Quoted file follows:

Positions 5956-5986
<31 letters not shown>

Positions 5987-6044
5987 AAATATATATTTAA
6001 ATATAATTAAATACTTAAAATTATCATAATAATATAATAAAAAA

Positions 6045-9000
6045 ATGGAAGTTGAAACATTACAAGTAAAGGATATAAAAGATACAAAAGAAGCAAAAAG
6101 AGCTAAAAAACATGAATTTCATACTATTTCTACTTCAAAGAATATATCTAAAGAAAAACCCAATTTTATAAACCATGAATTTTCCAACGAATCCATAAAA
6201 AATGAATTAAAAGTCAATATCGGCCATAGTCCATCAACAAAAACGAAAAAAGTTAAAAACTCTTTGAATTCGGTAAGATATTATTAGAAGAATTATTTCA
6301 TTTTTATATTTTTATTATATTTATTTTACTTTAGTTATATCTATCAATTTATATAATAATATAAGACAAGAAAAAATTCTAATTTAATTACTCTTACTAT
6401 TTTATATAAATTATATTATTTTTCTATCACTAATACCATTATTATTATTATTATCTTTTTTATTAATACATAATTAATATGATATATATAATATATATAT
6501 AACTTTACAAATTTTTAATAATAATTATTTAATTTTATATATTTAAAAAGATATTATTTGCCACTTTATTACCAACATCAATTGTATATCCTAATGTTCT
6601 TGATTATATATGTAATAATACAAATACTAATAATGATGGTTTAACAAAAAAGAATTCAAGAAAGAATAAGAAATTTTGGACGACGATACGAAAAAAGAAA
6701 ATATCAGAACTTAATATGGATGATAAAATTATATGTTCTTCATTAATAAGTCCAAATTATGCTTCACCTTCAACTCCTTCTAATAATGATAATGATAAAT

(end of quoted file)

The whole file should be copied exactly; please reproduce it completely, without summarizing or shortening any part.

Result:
Positions 5956-5986
<31 letters not shown>

Positions 5987-6044
5987 AAATATATATTTAA
6001 ATATAATTAAATACTTAAAATTATCATAATAATATAATAAAAAA

Positions 6045-9000
6045 ATGGAAGTTGAAACATTACAAGTAAAGGATATAAAAGATACAAAAGAAGCAAAAAG
6101 AGCTAAAAAACATGAATTTCATACTATTTCTACTTCAAAGAATATATCTAAAGAAAAACCCAATTTTATAAACCATGAATTTTCCAACGAATCCATAAAA
6201 AATGAATTAAAAGTCAATATCGGCCATAGTCCATCAACAAAAACGAAAAAAGTTAAAAACTCTTTGAATTCGGTAAGATATTATTAGAAGAATTATTTCA
6301 TTTTTATATTTTTATTATATTTATTTTACTTTAGTTATATCTATCAATTTATATAATAATATAAGACAAGAAAAAATTCTAATTTAATTACTCTTACTAT
6401 TTTATATAAATTATATTATTTTTCTATCACTAATACCATTATTATTATTATTATCTTTTTTATTAATACATAATTAATATGATATATATAATATATATAT
6501 AACTTTACAAATTTTTAATAATAATTATTTAATTTTATATATTTAAAAAGATATTATTTGCCACTTTATTACCAACATCAATTGTATATCCTAATGTTCT
6601 TGATTATATATGTAATAATACAAATACTAATAATGATGGTTTAACAAAAAAGAATTCAAGAAAGAATAAGAAATTTTGGACGACGATACGAAAAAAGAAA
6701 ATATCAGAACTTAATATGGATGATAAAATTATATGTTCTTCATTAATAAGTCCAAATTATGCTTCACCTTCAACTCCTTCTAATAATGATAATGATAAAT